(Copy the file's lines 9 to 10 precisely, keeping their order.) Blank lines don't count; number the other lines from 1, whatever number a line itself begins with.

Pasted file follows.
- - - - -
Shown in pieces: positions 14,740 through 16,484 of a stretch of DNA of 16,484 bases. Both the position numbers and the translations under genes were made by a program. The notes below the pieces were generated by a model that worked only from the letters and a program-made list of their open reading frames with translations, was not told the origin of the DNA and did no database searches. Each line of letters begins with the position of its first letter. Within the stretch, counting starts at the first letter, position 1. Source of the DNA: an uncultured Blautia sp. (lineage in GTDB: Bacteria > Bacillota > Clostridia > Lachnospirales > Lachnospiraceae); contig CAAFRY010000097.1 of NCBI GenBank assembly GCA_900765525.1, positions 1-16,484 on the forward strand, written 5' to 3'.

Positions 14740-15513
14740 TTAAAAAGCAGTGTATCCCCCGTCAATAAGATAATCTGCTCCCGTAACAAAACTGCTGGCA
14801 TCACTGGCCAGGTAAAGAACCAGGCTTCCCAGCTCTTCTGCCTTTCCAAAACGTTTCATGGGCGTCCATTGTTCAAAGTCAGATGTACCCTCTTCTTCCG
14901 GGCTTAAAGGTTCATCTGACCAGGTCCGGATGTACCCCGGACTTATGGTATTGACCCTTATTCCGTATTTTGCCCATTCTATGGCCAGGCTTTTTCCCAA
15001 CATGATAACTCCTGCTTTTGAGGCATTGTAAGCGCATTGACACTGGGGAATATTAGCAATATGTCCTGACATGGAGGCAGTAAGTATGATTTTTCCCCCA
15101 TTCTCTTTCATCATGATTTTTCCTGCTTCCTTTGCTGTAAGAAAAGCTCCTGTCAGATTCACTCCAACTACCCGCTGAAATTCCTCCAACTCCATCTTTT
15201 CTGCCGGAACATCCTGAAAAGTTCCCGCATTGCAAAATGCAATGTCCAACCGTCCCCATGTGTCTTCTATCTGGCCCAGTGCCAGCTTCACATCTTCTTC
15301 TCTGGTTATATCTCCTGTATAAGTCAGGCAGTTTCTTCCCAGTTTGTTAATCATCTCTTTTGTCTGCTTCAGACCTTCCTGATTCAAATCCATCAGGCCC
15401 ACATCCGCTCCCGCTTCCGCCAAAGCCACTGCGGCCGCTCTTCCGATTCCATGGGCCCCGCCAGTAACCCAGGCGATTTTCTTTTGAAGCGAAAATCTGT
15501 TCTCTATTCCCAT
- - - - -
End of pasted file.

15301 TCTGGTTATATCTCCTGTATAAGTCAGGCAGTTTCTTCCCAGTTTGTTAATCATCTCTTTTGTCTGCTTCAGACCTTCCTGATTCAAATCCATCAGGCCC
15401 ACATCCGCTCCCGCTTCCGCCAAAGCCACTGCGGCCGCTCTTCCGATTCCATGGGCCCCGCCAGTAACCCAGGCGATTTTCTTTTGAAGCGAAAATCTGT